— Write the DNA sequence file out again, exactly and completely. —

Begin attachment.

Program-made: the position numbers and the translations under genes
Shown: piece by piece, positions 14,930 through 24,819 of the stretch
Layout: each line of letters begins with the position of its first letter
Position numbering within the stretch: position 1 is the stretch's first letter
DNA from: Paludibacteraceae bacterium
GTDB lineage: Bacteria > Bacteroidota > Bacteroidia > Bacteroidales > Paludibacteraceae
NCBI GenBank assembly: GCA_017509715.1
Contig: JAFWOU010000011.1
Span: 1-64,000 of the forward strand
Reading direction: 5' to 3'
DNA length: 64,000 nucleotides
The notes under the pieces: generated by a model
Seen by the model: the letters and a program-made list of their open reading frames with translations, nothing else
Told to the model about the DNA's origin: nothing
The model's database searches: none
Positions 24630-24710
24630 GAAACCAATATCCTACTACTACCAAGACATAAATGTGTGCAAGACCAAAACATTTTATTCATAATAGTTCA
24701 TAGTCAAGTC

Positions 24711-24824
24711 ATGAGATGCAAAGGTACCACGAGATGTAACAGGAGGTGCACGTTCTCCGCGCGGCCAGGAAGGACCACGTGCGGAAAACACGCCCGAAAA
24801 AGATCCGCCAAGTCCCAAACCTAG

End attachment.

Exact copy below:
Program-made: the position numbers and the translations under genes
Shown: piece by piece, positions 14,930 through 24,819 of the stretch
Layout: each line of letters begins with the position of its first letter
Position numbering within the stretch: position 1 is the stretch's first letter
DNA from: Paludibacteraceae bacterium
GTDB lineage: Bacteria > Bacteroidota > Bacteroidia > Bacteroidales > Paludibacteraceae
NCBI GenBank assembly: GCA_017509715.1
Contig: JAFWOU010000011.1
Span: 1-64,000 of the forward strand
Reading direction: 5' to 3'
DNA length: 64,000 nucleotides
The notes under the pieces: generated by a model
Seen by the model: the letters and a program-made list of their open reading frames with translations, nothing else
Told to the model about the DNA's origin: nothing
The model's database searches: none
Positions 24630-24710
24630 GAAACCAATATCCTACTACTACCAAGACATAAATGTGTGCAAGACCAAAACATTTTATTCATAATAGTTCA
24701 TAGTCAAGTC

Positions 24711-24824
24711 ATGAGATGCAAAGGTACCACGAGATGTAACAGGAGGTGCACGTTCTCCGCGCGGCCAGGAAGGACCACGTGCGGAAAACACGCCCGAAAA
24801 AGATCCGCCAAGTCCCAAACCTAG